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Yesterday, someone posted a quote image that said something to the fact that we should stop talking about our problems and just talk about our joys followed by the statement, “Let’s stop trauma sharing.” This post made my blood boil. Because from my perspective, yes, sharing our joys is a wonderful practice but you know what we need to do more of….share what’s really going on in our lives, both the joy and the challenges. We need to be honest with ourselves and stop berating ourselves into thinking positive all the time.
Finally, you have some peace!! You are on your way to meet a friend for coffee. Driving your car solo, you start reflecting on your life, you notice the tightening of your chest and your stomach flip as you think about:
- Your Dad, who was diagnosed with cancer.
- The upcoming presentation you have to give and your terror of public speaking.
- Your husband’s announcement that he is getting a bad feeling about work and might lose his job.
- The failure of your weight loss resolution and the extra 20 lbs that make everything tighter and uncomfortable
Wow, you think, “I have a lot going on, ” and you practice digging deeper underneath the anxiety to the emotions.
And then up rises that nasty “think positive” monger.
- “WOW, aren’t you a crybaby…you think you have it tough! Get it together.”
- “Everyone loses a father you aren’t the only one suffering.”
- “You can’t lose it now everyone is counting on you.”
- “Don’t let them see you sweat.”
- “Suck it up and get back out there!”
Ouch! That is some nasty self-talk. This voice is what I call the bully of Positive Thinking. Positive thinking is designed to help us feel better not to shame and belittle us. When it becomes a way that we bully ourselves, we need to take notice.
So, you walk into the local coffee shop and are greeted by your friend. After fancy coffees are purchased, and hugs are exchanged, you settle in to share what has been happening. At your insistence, your friend goes first and starts sharing her stress with her kids, aging parents, diet disasters and work dynamics. With each story, you nod your head and express heartfelt empathy and compassion. You completely support her and would do anything to help.
You think to yourself, “Wow she really has it tough, and she is so strong. I so admire her strength and openness about her life.” And then your positive thinking bully shows up, “No one wants to hear about your stupid problems, compared to her your problems are nothing….quit complaining and be grateful.”
So, despite your respect for her truth-telling when it gets to be your turn you to share, rather than unloading your various stressors, you share benign anecdotes about your life. Throughout the conversation your friend prompts you with “how is your dad?” or “are the kids doing ok? and “how’s work?” To which you provide a neutral answer.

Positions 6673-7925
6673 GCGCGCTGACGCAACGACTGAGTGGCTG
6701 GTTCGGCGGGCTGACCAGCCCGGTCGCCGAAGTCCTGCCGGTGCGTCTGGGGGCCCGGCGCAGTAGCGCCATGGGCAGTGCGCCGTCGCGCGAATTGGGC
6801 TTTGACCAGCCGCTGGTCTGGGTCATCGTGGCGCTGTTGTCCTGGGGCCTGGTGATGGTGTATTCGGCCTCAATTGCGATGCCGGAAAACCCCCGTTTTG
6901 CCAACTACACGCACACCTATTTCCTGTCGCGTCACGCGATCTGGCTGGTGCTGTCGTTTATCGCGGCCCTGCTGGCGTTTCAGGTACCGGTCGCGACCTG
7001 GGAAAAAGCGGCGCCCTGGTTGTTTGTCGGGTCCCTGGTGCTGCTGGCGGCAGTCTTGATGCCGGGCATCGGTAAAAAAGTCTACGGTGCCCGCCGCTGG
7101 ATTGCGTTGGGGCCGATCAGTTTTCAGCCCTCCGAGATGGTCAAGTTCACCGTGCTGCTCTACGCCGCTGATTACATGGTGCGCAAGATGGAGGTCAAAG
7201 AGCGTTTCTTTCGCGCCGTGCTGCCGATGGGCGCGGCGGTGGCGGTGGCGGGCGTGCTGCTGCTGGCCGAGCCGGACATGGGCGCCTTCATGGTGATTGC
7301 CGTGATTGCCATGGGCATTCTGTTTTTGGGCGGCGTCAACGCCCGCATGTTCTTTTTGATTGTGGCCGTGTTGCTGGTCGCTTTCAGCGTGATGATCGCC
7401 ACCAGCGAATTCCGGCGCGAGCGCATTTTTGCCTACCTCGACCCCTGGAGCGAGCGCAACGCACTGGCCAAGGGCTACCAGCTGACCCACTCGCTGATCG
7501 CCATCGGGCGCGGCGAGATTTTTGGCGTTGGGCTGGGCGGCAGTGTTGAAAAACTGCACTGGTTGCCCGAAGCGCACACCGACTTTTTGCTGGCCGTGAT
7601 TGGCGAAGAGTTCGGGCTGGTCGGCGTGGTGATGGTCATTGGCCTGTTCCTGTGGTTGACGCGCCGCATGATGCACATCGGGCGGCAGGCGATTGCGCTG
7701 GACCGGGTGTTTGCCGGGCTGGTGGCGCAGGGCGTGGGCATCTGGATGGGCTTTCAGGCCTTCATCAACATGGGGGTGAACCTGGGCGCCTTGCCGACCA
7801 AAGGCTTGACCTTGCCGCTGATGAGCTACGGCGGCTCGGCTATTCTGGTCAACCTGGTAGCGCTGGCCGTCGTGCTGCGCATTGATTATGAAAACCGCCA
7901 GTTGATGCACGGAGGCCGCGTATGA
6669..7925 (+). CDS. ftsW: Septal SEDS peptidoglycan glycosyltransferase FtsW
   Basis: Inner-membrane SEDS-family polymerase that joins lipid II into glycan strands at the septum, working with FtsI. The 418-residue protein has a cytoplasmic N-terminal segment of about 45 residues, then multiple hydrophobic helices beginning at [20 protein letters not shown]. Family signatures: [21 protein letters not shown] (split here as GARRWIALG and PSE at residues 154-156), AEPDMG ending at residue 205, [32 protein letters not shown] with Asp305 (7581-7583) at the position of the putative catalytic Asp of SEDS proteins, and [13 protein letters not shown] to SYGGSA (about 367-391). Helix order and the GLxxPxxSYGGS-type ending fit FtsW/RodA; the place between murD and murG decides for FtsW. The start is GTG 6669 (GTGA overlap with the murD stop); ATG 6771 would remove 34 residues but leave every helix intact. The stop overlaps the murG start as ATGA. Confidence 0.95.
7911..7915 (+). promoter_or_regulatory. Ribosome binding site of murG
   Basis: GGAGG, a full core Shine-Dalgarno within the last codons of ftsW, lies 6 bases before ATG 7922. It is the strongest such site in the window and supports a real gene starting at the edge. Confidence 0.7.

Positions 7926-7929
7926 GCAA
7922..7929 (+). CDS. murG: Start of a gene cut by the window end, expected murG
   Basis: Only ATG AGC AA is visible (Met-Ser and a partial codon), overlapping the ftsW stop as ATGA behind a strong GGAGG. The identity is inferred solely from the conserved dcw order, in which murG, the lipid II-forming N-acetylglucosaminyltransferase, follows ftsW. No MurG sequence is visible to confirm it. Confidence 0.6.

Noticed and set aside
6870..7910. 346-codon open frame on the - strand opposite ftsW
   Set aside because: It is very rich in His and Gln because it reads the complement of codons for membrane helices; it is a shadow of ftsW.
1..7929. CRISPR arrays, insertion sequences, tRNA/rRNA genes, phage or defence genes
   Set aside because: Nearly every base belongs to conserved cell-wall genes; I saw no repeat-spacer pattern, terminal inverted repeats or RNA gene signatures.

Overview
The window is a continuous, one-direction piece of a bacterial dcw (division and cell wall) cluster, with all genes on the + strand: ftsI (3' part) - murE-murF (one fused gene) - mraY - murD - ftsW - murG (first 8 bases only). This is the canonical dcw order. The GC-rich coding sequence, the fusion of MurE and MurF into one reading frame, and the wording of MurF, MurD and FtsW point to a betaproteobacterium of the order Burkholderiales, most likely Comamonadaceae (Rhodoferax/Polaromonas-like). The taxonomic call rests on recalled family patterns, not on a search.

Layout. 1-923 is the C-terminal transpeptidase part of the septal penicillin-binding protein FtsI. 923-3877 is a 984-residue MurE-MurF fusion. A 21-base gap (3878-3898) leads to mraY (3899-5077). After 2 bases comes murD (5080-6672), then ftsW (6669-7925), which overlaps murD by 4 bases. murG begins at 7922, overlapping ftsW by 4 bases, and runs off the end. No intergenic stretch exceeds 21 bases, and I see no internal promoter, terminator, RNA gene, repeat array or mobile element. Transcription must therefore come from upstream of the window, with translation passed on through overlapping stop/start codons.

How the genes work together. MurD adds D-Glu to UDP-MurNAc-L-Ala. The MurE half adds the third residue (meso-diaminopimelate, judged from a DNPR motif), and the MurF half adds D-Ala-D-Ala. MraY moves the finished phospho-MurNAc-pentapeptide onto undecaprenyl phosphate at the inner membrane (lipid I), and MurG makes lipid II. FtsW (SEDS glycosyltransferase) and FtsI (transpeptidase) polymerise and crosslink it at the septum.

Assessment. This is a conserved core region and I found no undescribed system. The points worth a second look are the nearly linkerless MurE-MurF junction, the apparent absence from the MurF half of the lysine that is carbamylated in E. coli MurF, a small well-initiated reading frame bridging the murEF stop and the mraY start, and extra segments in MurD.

At the end of the ‘coffee date’ your friend walks away feeling refreshed and re-energized, she is a little concerned that you never share anything with her, but she knows that is just you. You leave feeling more drained than when you got there because you didn’t share a thing and hammered yourself the whole time in the spirit of positive thinking.
I know I have been guilty of such behavior in the past. A part of me would blame my friend for not listening to me or not being supportive when I never even gave her a chance to try to help!!
One of the best ways to decrease your anxiety is to share your truth (both the joys and the challenges) with trusted people. Notice in the example you didn’t judge your friend or think she was weak–in fact, you thought she was strong for sharing her story. But on the way there you believed all your mongers who told you to be strong, don’t share, suck it up, etc.
It is ironic that we respect and admire when other people share their vulnerability and openness but ridicule it in ourselves. Letting go of anxiety requires opening up and sharing with yourself and others the truth.
The fact that you are constantly thinking about your dad.
The fact that if your husband loses his job, you will freak out!!
The fact that you regularly feel like a crappy mom even though you are trying so hard.
To have your story witnessed, to have a friend across the table nodding and agreeing with every sentence. Nothing is as amazing and anxiety-busting as having a friend hold your hand and nod their head and say, “I get it! That is so hard! What do you need?”
Positive thinking is awesome but not when it keeps us away from owning our truth and sharing it with those closest to us.
One of the hardest things to do is share our truth. The first rule is to pick someone safe, someone, who knows you and understands how hard it is for you to share. Then ease into it, share something sensitive but not SUPER sensitive, something vulnerable but not TOO vulnerable and allow them to support you. Allow them to catch you, to give you space and love. Allow them to be there for you.
Life is challenging. We all have stressors. Positive thinking is not going to make those go away the ONLY way we will Live Happier through the journey of life is to open up and honestly share our struggles and our joys with other safe people. The more we hold back our truth, the more we get stuck in our pain and the more miserable we will be.